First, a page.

Building introduces this year’s Top European contractors and housebuilders league tables by finding out why even the most successful firms need to be preparing for the worst

This time last year, the European market was starting to teeter. Greece and Ireland had already been bailed out, Spain and Portugal’s economies looked increasingly unstable and the full impact of the public sector spending cuts was being nervously anticipated. No one doubted there would be a tough road ahead. But a tough road so severe it would lead to the potential collapse of the eurozone within just 12 months? The situation has escalated faster and more dramatically than most people feared.

The severity of the eurozone crisis was compounded last week with the downgrading of the credit ratings of nine European countries including Italy, Spain, Austria and France - which was stripped of its Triple A credit rating by Standard & Poor. The move threw European, and global, markets into fresh panic over the stability of the eurozone. Foreign secretary William Hague warned of a potential meltdown and said the downgrading proved that Europe was, by no means, “through its problems.”

For European contractors more specifically, this year’s Top European contractors league indicates the winners and losers (pages 40-45). But it is worth remembering that this is all against the backdrop of an unprecedented eurozone crisis and a rapidly changing market that makes it nigh on impossible to predict what might happen next. As Andrew McNaughton, chief operating officer at Balfour Beatty says: “I guess the main question is how we will even define mainland Europe by the end of 2012?”

As the situation escalates, every possible scenario is on the cards, including the collapse of the euro which would have catastrophic effects on firms worldwide.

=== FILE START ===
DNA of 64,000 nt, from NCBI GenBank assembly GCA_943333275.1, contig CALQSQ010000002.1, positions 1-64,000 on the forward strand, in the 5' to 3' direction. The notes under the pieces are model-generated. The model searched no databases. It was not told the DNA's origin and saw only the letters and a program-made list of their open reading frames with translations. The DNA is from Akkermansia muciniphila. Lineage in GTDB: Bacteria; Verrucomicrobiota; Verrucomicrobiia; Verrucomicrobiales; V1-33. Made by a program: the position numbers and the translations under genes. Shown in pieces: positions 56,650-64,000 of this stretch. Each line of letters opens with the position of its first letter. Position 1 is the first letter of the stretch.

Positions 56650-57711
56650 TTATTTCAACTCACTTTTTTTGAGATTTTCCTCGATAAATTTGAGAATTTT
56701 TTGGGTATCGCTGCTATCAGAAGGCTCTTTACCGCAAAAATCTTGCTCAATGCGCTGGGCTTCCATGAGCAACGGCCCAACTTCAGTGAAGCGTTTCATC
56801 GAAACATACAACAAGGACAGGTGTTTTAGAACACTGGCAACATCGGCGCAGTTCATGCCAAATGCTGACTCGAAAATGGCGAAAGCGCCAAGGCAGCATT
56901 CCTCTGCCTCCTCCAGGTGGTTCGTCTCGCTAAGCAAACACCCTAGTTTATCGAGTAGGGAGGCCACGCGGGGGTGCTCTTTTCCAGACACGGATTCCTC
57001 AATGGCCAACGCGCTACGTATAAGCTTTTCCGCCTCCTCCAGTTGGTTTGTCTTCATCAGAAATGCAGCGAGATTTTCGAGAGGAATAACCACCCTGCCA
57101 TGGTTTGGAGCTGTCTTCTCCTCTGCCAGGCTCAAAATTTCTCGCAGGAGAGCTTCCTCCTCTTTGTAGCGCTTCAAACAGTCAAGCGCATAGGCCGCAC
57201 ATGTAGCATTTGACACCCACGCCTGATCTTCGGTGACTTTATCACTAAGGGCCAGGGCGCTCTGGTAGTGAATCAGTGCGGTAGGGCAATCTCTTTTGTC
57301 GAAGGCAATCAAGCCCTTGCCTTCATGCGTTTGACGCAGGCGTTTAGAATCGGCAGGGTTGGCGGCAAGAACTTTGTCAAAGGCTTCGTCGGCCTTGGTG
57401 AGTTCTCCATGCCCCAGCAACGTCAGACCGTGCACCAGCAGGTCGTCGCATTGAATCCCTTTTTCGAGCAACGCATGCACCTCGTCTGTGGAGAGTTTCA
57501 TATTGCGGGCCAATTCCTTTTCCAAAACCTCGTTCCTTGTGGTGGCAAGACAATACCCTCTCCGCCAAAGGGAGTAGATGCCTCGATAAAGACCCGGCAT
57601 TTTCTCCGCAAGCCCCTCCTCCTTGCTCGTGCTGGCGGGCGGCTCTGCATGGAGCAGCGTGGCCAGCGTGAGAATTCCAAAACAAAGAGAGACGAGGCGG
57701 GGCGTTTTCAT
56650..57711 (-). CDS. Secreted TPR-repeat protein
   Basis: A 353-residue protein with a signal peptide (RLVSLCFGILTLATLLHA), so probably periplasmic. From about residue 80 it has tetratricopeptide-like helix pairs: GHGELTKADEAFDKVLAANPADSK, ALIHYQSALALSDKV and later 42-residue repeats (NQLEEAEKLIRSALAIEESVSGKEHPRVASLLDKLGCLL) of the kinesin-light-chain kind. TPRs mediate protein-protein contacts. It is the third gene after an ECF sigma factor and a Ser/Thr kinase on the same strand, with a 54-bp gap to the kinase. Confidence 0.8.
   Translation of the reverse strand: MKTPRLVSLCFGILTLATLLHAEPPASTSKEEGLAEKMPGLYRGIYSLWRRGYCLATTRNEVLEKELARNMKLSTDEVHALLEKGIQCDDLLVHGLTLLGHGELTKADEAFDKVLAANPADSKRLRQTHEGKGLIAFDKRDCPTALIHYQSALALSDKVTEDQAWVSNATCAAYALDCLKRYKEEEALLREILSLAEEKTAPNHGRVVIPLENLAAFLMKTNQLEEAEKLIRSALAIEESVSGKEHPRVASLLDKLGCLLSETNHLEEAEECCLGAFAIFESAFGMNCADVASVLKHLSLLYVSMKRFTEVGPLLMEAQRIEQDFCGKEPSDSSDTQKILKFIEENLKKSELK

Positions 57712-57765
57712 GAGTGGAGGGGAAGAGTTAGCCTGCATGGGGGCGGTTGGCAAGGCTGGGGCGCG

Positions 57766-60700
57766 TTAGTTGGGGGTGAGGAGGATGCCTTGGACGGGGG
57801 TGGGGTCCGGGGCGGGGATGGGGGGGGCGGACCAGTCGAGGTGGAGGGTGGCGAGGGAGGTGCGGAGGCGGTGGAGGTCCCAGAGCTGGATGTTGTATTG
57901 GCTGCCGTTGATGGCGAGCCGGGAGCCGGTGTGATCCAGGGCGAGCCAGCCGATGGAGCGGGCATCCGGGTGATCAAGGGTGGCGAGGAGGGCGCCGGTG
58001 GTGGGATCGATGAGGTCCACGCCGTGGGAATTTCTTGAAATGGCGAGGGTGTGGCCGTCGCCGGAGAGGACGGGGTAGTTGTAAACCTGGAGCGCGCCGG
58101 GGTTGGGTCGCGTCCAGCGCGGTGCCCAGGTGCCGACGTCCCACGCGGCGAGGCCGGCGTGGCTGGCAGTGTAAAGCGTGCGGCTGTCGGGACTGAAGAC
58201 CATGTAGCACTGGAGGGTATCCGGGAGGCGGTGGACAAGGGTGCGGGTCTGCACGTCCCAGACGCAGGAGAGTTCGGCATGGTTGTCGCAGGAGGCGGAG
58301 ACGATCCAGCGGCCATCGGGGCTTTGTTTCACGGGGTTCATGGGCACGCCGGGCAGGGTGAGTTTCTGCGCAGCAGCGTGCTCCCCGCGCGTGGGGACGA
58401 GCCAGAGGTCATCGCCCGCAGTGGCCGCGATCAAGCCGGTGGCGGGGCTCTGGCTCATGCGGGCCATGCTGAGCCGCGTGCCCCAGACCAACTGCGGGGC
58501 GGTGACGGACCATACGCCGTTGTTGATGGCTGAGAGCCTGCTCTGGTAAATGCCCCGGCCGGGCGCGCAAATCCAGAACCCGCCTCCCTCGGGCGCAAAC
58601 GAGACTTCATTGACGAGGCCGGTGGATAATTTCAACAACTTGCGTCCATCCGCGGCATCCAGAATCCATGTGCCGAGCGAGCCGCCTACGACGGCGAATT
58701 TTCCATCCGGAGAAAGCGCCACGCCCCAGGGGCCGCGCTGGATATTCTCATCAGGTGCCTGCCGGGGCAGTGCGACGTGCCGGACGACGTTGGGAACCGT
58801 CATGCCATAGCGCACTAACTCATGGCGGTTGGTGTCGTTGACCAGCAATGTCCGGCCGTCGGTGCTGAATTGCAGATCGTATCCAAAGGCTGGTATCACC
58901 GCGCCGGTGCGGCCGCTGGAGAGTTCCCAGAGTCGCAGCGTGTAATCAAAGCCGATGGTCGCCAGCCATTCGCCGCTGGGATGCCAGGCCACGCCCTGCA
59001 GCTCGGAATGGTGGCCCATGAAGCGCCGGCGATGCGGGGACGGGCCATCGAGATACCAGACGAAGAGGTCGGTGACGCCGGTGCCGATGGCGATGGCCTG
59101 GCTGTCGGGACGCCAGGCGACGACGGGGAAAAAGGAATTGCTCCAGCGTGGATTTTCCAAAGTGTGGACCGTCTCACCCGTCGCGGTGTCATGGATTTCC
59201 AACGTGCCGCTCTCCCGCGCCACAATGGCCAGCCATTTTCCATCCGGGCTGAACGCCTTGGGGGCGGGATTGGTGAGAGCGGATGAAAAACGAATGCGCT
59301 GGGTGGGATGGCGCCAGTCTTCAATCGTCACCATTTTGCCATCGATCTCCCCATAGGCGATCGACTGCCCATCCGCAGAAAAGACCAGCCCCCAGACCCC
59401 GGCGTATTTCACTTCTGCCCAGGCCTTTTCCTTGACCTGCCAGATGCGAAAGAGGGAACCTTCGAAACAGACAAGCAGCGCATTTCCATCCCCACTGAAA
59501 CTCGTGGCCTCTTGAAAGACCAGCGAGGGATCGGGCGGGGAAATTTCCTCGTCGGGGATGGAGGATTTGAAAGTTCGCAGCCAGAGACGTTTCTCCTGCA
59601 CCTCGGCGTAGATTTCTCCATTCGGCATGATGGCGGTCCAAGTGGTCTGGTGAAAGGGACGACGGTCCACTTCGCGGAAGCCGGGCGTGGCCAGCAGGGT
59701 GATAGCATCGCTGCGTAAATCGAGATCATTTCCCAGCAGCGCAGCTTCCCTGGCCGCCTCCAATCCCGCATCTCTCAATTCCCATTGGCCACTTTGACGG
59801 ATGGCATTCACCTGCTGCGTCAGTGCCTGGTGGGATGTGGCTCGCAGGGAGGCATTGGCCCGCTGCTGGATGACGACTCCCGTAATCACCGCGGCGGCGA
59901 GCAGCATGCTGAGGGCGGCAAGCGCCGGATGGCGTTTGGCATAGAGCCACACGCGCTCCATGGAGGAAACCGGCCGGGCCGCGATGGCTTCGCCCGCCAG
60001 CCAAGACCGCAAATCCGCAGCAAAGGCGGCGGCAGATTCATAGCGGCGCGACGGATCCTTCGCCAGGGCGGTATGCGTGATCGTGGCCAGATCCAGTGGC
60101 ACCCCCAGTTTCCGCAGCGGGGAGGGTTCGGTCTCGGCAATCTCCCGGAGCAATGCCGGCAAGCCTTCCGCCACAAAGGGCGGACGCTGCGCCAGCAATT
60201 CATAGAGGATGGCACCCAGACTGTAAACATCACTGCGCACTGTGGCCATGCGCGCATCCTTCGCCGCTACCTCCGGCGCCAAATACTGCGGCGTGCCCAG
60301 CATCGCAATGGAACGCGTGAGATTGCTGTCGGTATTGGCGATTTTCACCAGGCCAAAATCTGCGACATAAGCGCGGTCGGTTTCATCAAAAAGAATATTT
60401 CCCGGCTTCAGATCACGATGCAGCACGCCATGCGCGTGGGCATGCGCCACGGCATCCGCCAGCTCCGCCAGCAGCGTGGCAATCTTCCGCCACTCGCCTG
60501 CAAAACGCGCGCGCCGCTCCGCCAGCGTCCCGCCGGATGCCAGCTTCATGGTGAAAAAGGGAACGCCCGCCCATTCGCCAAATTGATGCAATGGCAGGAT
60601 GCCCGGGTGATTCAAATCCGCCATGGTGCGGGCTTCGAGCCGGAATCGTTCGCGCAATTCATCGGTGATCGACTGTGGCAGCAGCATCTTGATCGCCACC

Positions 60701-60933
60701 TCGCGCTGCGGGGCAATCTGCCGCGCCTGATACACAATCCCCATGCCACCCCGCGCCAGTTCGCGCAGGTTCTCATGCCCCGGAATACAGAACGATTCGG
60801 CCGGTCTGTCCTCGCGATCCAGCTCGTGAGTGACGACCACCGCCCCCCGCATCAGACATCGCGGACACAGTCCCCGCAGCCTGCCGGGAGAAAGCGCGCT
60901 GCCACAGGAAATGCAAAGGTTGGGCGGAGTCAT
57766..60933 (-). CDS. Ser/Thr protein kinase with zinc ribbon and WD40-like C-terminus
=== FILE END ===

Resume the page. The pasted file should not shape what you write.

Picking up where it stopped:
Last week Building revealed that companies were scrambling to rewrite contracts to ensure there was an allowance within them to switch currencies in the event of the loss of the euro. Richard Threlfall, UK head of infrastructure at KPMG, said at the time: “There is an issue that should be on the radar of all construction companies as they analyse the threat to the euro, and that is the potential impact on their supply chain. Without a clause allowing a conversion into another currency if necessary, if the existing currency ceases to exist, the contract will become frustrated and hence null and void.”

Here we look at the state of play among Europe’s biggest contractors in a volatile market before investigating the likelihood of the fall of the euro and the impact it could have on the industry.

Survival in a tough climate

There has been little movement among the top 20 firms in the league from last year with French giants Vinci and Bouygues holding firm in the top two spots and German contractor Hochtief at number three posting an impressive 50% rise in profit.

While there has been minimal change in the specific positioning of the top firms, they have collectively developed over the last 12 months more or less in line with geographical market conditions. The biggest loser in the top 20 is Spanish firm Acciona which posted an 86% decrease in profit while German firms have performed particularly well with Bilfinger Berger reporting a 103% increase in profit.

Any firm affected by the possibility of the euro failing should have developed a contingency already

Rick Willmott, Willmott Dixon

Moving down through the rest of the tables, the biggest drops in profit affect Portuguese and Italian firms. Portuguese firm Mota Engil, ranked 43rd, saw a 49% drop and Zagope, also Portuguese and ranked 103rd posted a fall of 79%. Italian firms Coopsette, Trevi and Unieco, saw 70%, 43% and 37% profit drops respectively.
German, Swedish and Dutch firms performed well along with Balfour Beatty which saw profit up 48% despite tough market conditions and public sector cuts in the UK. This is most likely due to the fact that the firm has an international reach and doesn’t focus too much on work in Europe.

Indeed, most of the top performing firms are most likely to weather the European economic storm not just because they are big enough to have financial stability, but because their size means they are already exploiting other, less volatile markets.